Thankfully, gloves are no longer needed and the shortage of hours is not as much a concern for workers. Things at Kirklands are getting more normal as of right now, and hopefully a decline in cases will signify more “normal” work conditions. 

On another spectrum is the work field in a medical environment. Claudia Patricks works at a small chiropractic office, and they certainly have taking precautions very seriously for the public and its workers. 

“I personally have not had to deal with many struggles through the pandemic, however there were many changes. I had to carry my essential worker identification at all times, I had to do everything in my power to stay away from anyone who could possibly be sick (because as an essential worker [and] I was around so many people,” Patricks said.

Considering all of this, Patricks had to learn to not only do her part at work, but she was mandated to stay isolated for any potential threats. Also, her safety is just as important as the safety of any client, because her hypothetical contact with COVID-19 would ultimately be disastrous to the health of everyone around her. 

Patricks also explains that sanitation is high priority in her office.

“At first, it was very chaotic with new sanitation procedures. There was definitely a lot of fear built up, but as things got under control, the fear went down. We also attempted to set a positive workplace, which I believe was super helpful,” Patricks said.

“The most surprising measure we have to do is probably sanitize pens after each patient uses one. … I believe that [the] CDC has done everything they can do, given the situation, and if we participate and do our part, we will get back to normal.”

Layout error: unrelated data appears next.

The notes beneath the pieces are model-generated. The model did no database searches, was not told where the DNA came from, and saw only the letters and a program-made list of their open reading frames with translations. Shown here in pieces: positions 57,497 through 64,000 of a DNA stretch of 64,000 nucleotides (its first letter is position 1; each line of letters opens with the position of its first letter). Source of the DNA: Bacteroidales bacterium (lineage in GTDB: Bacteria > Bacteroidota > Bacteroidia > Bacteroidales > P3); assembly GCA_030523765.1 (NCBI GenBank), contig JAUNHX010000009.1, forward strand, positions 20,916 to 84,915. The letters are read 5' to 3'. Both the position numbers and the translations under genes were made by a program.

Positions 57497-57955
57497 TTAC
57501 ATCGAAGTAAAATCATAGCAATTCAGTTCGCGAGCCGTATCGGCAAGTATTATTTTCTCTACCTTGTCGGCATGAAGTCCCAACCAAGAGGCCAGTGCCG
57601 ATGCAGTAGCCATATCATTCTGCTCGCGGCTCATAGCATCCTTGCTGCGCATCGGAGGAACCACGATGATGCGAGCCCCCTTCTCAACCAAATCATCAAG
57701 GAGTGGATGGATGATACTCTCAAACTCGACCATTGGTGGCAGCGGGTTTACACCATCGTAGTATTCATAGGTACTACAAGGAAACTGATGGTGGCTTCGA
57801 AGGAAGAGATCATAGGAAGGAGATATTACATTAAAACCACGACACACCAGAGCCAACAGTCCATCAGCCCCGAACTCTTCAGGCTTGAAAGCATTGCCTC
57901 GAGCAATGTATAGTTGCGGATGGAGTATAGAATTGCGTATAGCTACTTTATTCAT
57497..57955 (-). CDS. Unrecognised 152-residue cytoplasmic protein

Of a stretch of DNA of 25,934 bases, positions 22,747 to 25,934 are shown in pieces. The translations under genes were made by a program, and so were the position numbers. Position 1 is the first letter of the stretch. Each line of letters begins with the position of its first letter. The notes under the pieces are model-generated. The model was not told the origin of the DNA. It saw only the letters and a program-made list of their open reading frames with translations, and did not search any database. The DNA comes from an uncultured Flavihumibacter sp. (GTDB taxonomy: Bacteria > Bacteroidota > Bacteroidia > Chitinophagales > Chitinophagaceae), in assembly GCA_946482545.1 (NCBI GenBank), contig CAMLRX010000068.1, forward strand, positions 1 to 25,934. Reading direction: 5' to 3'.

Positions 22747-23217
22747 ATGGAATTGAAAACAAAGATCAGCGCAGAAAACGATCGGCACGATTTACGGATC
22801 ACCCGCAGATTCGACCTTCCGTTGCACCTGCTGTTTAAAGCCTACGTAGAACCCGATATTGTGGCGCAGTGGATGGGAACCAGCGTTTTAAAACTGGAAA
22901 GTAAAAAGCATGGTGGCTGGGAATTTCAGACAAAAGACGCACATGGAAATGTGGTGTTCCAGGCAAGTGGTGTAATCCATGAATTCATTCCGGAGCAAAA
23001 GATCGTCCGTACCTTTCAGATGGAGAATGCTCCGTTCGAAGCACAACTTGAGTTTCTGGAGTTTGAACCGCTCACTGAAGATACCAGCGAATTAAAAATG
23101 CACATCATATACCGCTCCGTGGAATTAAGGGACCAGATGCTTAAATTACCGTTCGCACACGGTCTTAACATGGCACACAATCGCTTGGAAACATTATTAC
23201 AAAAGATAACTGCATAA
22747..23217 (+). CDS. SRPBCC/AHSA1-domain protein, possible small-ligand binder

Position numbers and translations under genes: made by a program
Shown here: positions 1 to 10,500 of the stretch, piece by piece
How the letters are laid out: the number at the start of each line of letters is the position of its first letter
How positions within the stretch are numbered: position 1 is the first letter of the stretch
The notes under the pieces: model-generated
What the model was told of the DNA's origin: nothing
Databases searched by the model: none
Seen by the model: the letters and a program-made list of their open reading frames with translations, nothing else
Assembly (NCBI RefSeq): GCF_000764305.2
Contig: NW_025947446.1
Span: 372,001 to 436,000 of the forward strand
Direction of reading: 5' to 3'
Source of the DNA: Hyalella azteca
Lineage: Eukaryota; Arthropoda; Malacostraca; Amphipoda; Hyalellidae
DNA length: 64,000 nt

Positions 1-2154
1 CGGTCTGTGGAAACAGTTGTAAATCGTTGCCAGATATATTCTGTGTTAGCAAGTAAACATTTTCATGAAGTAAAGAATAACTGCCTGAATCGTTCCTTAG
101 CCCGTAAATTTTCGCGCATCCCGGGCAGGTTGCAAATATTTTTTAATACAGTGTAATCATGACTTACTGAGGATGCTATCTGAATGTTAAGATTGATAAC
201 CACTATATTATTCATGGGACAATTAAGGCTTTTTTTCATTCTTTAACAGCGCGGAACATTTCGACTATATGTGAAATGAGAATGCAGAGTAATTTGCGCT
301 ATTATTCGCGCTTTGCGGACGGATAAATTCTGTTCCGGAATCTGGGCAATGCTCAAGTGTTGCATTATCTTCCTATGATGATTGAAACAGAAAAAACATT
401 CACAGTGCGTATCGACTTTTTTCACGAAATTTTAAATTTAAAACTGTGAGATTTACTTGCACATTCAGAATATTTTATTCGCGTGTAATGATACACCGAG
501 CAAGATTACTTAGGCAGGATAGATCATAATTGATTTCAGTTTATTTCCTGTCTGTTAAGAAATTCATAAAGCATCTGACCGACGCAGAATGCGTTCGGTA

With regards to the measures taken here, safety is definitely the concern, as well as the well-being of patients under evaluation. They are making efforts to keep patients and workers safe, and they are not depriving workers of labor.

It might be stressful, since every little thing is considered with health precautions, but it is all to keep the public safe. Altogether more health precautions are being utilized, and with this safe environment, comfort and security are established amongst their clients. 

In all aspects, the coronavirus has significantly changed the way essential businesses run and follow protocol. Extensive health precautions are the new normal. Social distancing, disinfecting and limits to capacity are the most common ways that businesses have accommodated as so. 

These changes have challenged workers and customers, as the atmosphere feels different and connecting with customers has not been the biggest priority. Labor wages have been a concern for certain jobs and for other work environments, staying healthy and free from infection is the main priority. 

All in all, essential workers are learning to adapt to these working conditions that are strange and seemingly extreme. However, the goal is safety, so until things go back to “normal,” it is likely that nothing will change. 

Essential workers today have seen and adapted to many new procedures, and with the help of everybody doing their part, getting the COVID-19 cases to a minimum will increase the likelihood of getting things back to a new normal.